The use of fuzzy integrals and bispectral analysis of the electroencephalogram to predict movement under anesthesia

Research output: Contribution to journalArticlepeer-review

41 Scopus citations


The objective of this study was to design and evaluate a methodology for estimating the depth of anesthesia in a canine model that integrates electroencephalogram (EEG)-derived autoregressive (AR) parameters, hemodynamic parameters, and the alveolar anesthetic concentration. Using a parametric approach, two separate AR models of order ten were derived for the EEG, one from the third-order cumulant sequence and the other from the autocorrelation lags of the EEG. Since the anesthetic dose versus depth of anesthesia curve is highly nonlinear, a neural network (NN) was chosen as the basic estimator and a multiple NN approach was conceived which took hemodynamic parameters, EEG derived parameters, and anesthetic concentration as input feature vectors. Since the estimation of the depth of anesthesia involves cognitive as well as statistical uncertainties, a fuzzy integral was used to integrate the individual estimates of the various networks and to arrive at the final estimate of the depth of anesthesia. Data from 11 experiments were used to train the NN's which were then tested on nine other experiments. The fuzzy integral of the individual NN estimates (when tested on 43 feature vectors from seven of the nine test experiments) classified 40 (93%) of them correctly, offering a substantial improvement over the individual NN estimates.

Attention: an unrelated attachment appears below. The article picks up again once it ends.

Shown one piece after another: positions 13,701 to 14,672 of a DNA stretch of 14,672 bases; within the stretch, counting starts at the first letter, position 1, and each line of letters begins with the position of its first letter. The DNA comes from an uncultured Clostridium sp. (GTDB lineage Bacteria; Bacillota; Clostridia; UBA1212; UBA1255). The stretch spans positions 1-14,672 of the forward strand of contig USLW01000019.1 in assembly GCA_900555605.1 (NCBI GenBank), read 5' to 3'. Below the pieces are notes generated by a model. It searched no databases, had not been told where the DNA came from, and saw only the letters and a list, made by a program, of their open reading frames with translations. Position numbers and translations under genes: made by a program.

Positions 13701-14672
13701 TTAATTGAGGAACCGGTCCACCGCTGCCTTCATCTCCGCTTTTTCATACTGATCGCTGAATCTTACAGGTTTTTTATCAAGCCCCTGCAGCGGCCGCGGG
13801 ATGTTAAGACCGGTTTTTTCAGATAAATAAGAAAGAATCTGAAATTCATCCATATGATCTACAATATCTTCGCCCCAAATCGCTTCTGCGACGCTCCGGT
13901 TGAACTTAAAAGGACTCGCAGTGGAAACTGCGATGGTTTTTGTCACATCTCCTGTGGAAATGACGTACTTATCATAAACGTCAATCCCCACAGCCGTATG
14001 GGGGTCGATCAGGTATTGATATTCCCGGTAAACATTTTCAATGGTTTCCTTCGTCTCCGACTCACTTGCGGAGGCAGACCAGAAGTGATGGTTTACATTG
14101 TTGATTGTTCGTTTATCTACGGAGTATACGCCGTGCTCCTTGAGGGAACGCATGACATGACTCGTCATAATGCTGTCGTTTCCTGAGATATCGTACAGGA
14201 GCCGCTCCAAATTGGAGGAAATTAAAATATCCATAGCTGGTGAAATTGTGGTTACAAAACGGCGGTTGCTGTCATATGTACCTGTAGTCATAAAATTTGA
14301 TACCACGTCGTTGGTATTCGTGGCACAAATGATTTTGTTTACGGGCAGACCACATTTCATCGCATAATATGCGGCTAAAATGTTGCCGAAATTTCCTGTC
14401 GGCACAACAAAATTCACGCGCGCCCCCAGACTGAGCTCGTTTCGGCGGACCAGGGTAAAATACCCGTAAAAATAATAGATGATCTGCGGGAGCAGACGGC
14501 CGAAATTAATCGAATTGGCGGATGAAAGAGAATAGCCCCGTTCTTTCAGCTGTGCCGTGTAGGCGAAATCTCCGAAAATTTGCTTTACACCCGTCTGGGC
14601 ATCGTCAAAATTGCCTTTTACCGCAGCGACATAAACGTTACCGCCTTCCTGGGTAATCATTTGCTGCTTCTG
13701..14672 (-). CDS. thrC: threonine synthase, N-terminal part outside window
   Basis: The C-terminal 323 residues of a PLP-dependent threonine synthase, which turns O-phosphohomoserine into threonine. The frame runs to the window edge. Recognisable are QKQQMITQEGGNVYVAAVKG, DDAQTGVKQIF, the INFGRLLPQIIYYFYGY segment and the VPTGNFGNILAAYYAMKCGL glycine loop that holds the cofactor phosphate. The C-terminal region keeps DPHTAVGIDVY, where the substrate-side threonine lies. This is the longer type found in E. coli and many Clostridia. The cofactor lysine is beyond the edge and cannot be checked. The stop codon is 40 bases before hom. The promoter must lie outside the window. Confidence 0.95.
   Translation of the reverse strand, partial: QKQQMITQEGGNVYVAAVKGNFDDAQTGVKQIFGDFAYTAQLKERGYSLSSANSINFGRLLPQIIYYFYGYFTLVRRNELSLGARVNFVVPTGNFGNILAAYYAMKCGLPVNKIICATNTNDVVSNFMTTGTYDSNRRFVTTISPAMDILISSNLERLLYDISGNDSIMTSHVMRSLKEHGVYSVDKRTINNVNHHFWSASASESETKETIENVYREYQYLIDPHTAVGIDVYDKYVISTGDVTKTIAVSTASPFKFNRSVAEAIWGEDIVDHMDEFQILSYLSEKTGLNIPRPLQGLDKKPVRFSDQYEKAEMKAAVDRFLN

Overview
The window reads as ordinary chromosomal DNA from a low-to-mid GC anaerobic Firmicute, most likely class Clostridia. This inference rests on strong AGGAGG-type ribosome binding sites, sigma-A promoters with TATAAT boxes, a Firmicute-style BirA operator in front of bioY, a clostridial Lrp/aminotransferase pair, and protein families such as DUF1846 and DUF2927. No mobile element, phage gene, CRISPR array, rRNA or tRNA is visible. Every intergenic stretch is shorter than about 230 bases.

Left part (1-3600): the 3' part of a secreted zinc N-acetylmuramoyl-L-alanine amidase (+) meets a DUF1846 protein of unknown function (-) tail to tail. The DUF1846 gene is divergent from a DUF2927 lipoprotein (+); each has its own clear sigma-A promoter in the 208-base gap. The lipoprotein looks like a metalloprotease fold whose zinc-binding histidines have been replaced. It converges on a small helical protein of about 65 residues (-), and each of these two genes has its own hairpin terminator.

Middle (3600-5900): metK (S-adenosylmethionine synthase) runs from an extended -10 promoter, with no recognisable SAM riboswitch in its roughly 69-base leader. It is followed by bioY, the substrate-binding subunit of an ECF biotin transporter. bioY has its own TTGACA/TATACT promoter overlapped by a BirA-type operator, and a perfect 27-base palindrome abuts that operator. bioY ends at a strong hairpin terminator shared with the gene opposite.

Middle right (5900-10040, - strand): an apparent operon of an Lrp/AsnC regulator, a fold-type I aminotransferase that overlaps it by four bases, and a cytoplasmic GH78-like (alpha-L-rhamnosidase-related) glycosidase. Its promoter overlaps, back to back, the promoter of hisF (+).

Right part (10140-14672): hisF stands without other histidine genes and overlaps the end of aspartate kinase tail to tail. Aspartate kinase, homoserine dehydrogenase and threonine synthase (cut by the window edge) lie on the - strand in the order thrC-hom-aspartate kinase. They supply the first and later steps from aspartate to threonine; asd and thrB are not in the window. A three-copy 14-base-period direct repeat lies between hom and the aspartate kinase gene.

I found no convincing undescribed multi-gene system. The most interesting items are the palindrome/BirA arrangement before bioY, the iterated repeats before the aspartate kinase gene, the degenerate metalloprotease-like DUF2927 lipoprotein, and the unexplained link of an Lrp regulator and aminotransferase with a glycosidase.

Original languageEnglish (US)
Pages (from-to)291-299
Number of pages9
JournalIEEE Transactions on Biomedical Engineering
Issue number3
StatePublished - Mar 1999
Externally publishedYes


  • Artificial neural networks (ANN's)
  • Autoregressive (AR) signal analysis
  • Bispectral analysis
  • Depth of anesthesia
  • Electroencepbalogram (EEG)
  • Fuzzy integrals

ASJC Scopus subject areas

  • Biomedical Engineering


Dive into the research topics of 'The use of fuzzy integrals and bispectral analysis of the electroencephalogram to predict movement under anesthesia'. Together they form a unique fingerprint.

Cite this